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49,705 hits Rate me! Share Favorite | Flag 3 mos ago by chips2001

Are mass shootings an acceptable by-product of the right to bear arms?


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2 months ago - Tuesday 8/27/19 - 11:59:36 AM EST (GMT-5)
On Tuesday 8/27/19 - 2:32:07 AM Spoonerism wrote:
Yeah. That's definitely a direct result of the civil rights act. And. Even if it were. (It's not.) Does it you undermine the law's effects on people's lives? F*ck. Does every piece of legislation have to be perfect in order to be worth having?


I’m not saying it caused identity politics. I’m saying it is an early example of identity politics policy.
2 months ago - Tuesday 8/27/19 - 12:02:11 PM EST (GMT-5)
On Tuesday 8/27/19 - 11:58:09 AM amaqdrinker wrote:
That’s the problem. I believe in a separation of church and state.


So no. There are greater influences in my life than who’s taking money out of my paycheck every week.
2 months ago - Tuesday 8/27/19 - 12:07:36 PM EST (GMT-5)
Trump was elected through identity politics. That was the big point of the article I posted a while back.
2 months ago - Tuesday 8/27/19 - 12:12:20 PM EST (GMT-5)
On Tuesday 8/27/19 - 11:59:36 AM amaqdrinker wrote:
I’m not saying it caused identity politics. I’m saying it is an early example of identity politics policy.


Actually, an early example of identity politics is literally all politics. That's my point. You just don't think it is, because you're considering your own identity to be the "default" and others to be...well, "other."
2 months ago - Tuesday 8/27/19 - 12:19:30 PM EST (GMT-5)
I don’t think I agree with your point.

My only takeaway is that you might be anti-Semitic.
2 months ago - Tuesday 8/27/19 - 12:21:24 PM EST (GMT-5)
OK cool, you're just talking complete and utter nonsense now.

This is why it's pointless to ever engage with you. I don't even know why I bothered this time.
2 months ago - Tuesday 8/27/19 - 12:33:00 PM EST (GMT-5)
Believing that some people are going to stay on topic with a reasonable position and make coherent posts is a little like thinking Lucy isn't going to pull the football away.
2 months ago - Tuesday 8/27/19 - 1:06:05 PM EST (GMT-5)
On Monday 8/26/19 - 4:26:25 PM birdsong4j wrote:
So you're saying it didn't "serve the needs of the people" to make laws against discrimination based on race? Because otherwise, I'm not sure what your point was in bringing up that particular example.


my point is, legislation alone won't end racism. sure, black people don't have to go to different schools or sit at the back of the bus or drink out of separate water fountains anymore, and that's progress. but did that legislation change the hearts and minds of people as a whole to just give up racism overnight? that's debatable.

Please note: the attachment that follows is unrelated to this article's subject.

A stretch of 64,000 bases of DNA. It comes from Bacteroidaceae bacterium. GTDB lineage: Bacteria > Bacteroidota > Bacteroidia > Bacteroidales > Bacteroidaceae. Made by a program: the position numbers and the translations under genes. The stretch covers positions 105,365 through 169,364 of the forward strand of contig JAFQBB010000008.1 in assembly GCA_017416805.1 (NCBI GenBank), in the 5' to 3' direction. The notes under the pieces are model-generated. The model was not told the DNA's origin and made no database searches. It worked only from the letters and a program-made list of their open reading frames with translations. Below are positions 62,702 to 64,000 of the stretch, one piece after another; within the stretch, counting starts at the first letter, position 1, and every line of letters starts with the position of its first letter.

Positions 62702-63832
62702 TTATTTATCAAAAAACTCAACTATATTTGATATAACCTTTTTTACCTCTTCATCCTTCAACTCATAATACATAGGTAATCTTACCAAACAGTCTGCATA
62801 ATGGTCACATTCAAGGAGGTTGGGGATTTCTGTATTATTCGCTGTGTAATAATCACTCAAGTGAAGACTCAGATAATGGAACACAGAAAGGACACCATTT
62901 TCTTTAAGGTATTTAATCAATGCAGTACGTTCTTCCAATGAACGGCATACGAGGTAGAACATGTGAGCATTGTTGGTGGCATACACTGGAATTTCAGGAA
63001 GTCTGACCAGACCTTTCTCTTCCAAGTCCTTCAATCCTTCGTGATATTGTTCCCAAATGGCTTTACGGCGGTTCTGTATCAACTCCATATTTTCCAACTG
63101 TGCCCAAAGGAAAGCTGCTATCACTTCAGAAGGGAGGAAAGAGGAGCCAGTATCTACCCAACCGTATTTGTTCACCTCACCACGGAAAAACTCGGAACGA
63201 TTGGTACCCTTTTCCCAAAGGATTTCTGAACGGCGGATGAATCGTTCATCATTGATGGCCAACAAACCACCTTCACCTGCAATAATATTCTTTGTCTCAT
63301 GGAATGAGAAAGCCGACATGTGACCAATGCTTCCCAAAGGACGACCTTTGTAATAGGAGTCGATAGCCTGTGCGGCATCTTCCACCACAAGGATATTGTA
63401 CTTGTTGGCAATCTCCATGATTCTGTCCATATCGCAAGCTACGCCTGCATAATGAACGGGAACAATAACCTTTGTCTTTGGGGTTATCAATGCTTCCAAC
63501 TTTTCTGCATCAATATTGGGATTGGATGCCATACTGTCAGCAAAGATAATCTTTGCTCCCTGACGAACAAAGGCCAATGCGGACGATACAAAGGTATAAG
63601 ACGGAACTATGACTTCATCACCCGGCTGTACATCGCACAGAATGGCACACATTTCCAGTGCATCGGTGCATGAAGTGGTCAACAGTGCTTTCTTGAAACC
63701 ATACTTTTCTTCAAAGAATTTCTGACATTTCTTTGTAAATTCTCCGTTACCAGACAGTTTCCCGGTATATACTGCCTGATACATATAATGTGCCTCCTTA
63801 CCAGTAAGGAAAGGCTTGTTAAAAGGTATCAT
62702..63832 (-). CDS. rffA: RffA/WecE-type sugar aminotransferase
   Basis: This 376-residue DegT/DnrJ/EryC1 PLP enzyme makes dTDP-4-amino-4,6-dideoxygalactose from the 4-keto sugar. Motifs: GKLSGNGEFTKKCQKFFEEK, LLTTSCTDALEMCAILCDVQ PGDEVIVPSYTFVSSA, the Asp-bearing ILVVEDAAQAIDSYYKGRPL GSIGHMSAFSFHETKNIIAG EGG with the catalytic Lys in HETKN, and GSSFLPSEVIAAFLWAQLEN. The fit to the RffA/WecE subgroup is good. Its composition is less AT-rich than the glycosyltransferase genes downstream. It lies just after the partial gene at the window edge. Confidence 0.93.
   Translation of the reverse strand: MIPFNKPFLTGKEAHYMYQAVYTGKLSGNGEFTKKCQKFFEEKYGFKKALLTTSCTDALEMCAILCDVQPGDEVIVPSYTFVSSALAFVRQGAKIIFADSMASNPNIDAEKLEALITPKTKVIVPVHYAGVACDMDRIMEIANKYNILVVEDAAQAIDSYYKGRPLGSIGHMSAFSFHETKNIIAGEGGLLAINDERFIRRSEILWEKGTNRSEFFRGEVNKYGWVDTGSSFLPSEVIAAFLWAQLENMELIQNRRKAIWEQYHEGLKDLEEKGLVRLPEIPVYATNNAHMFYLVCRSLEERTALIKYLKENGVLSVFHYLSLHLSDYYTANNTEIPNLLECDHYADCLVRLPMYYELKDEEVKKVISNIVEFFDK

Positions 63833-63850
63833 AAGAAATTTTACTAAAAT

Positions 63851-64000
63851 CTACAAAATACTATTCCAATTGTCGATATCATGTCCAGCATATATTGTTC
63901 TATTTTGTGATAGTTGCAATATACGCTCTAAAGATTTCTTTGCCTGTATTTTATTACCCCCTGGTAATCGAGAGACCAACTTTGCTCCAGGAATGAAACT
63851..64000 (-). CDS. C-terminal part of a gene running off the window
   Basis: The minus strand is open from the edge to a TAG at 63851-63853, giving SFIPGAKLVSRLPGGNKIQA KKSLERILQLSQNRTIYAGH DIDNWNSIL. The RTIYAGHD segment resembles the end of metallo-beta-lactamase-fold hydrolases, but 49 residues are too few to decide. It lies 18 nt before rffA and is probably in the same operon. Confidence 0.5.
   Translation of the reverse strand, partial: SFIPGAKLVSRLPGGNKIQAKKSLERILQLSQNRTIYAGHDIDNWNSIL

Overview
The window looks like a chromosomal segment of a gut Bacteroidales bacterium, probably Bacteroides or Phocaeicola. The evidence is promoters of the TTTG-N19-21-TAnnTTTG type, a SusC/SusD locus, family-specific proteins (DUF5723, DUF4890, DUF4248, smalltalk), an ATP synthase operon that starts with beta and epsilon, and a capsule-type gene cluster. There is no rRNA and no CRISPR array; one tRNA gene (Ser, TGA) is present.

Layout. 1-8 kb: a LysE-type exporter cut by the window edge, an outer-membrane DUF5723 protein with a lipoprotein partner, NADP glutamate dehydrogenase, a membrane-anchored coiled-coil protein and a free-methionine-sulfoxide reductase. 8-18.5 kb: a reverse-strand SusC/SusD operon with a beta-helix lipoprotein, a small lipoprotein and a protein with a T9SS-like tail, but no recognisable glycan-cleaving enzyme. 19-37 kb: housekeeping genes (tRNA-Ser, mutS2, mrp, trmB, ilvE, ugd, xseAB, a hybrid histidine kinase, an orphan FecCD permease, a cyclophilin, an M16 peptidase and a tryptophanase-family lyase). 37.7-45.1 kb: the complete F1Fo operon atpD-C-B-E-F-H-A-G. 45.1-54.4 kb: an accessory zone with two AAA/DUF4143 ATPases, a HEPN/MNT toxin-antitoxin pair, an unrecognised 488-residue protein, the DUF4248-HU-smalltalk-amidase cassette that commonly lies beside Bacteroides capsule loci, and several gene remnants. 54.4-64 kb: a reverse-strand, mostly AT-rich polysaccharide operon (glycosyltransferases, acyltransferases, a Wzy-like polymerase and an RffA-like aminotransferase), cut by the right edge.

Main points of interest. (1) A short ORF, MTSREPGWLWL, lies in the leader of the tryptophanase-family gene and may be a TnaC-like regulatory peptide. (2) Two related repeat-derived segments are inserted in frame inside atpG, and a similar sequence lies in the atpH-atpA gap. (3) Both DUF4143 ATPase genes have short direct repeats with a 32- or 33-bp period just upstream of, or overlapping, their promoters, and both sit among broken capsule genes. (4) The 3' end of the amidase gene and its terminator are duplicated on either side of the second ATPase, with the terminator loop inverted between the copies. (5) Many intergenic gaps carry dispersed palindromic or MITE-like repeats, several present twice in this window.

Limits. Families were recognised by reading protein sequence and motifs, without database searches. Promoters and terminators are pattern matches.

that's why i see where amaq is coming from, and i think people like him are frustrated with the political process. democrats are seen by some as wanting to keep black people on welfare. is that better than republicans defending the acts of racist cops? can we not say both are wrong?
2 months ago - Tuesday 8/27/19 - 1:10:38 PM EST (GMT-5)
But that isn't what you said. You agreed with him calling legislation like that "political strong-arming." You've yet to give an explanation for that; you're just moving the goal posts when pressed on your claims.
2 months ago - Tuesday 8/27/19 - 1:11:12 PM EST (GMT-5)
Are you arguing that a piece of legislation has to perfectly solve all facets of a problem in order for it to even be worth passing? Because that certainly seems like the argument you're trying to make.
2 months ago - Tuesday 8/27/19 - 1:13:29 PM EST (GMT-5)
On Tuesday 8/27/19 - 1:11:12 PM birdsong4j wrote:
Are you arguing that a piece of legislation has to perfectly solve all facets of a problem in order for it to even be worth passing? Because that certainly seems like the argument you're trying to make.


I thought he explained that it wasn't the argument he's trying to make...
2 months ago - Tuesday 8/27/19 - 1:29:39 PM EST (GMT-5)
On Tuesday 8/27/19 - 1:11:12 PM birdsong4j wrote:
Are you arguing that a piece of legislation has to perfectly solve all facets of a problem in order for it to even be worth passing? Because that certainly seems like the argument you're trying to make.


it helps that it solves as much of the problem as possible. we also have to remember that laws are pretty useless unless they're enforced. one can argue that if the community steps up where the law and the enforcement of such a law comes up short, it makes the law more effective.
2 months ago - Tuesday 8/27/19 - 1:34:09 PM EST (GMT-5)
When it comes to something as basic as civil rights, it actually helps when you enact laws that make it illegal to discriminate against people in public accommodations, which it did. It also helps when the law prohibits unequal treatment in things like voting rights, and educational segregation.

You seem to be misunderstanding how huge the Civil Rights Act actually was. Obviously it didn't solve absolutely everything - in a country where we had over 250 years of chattel slavery, followed by 100 more of oppressive race-based laws, no legislation was going to just end racism overnight.